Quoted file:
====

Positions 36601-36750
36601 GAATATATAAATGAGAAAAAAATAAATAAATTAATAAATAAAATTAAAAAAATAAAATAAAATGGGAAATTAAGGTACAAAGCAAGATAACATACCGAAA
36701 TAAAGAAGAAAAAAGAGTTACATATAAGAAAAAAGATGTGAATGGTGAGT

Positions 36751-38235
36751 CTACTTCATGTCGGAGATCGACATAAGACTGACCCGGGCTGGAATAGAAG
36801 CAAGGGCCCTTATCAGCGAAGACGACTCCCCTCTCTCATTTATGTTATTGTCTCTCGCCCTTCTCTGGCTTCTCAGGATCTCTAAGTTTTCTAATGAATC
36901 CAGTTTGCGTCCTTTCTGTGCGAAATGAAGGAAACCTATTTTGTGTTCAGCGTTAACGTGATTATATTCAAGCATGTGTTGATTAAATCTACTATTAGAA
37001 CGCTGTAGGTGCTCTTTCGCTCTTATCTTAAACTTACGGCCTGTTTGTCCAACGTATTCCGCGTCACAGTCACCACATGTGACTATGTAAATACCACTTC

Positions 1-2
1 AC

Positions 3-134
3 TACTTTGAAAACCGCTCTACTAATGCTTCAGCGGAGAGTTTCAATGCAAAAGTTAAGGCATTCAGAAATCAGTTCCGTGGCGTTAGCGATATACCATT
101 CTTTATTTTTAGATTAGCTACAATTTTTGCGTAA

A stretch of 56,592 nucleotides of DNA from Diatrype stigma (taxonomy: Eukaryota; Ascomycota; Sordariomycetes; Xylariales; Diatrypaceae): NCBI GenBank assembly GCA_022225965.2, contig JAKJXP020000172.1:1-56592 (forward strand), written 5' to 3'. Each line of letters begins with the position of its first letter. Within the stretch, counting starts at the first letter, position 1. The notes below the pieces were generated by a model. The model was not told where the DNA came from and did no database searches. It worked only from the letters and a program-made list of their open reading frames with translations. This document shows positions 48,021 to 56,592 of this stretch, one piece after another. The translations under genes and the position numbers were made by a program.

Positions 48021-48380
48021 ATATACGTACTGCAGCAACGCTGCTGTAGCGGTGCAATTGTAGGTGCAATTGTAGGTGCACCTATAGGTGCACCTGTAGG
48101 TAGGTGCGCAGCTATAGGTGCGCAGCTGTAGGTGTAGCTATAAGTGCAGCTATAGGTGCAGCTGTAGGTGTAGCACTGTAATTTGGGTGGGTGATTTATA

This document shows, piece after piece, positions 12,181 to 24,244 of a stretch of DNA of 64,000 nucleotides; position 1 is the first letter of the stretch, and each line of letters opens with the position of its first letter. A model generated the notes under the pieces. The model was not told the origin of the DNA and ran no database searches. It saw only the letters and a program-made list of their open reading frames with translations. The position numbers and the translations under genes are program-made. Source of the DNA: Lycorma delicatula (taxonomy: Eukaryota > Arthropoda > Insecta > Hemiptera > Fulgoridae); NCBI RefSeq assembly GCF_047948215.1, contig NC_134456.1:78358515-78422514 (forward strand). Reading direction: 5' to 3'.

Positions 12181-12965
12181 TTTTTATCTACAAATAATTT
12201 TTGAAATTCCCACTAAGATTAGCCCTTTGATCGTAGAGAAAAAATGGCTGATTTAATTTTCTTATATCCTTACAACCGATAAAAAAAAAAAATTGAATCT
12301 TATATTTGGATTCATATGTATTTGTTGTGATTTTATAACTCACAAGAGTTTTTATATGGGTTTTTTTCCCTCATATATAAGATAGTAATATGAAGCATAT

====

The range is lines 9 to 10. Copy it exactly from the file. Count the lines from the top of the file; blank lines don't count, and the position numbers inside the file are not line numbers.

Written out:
Positions 1-2
1 AC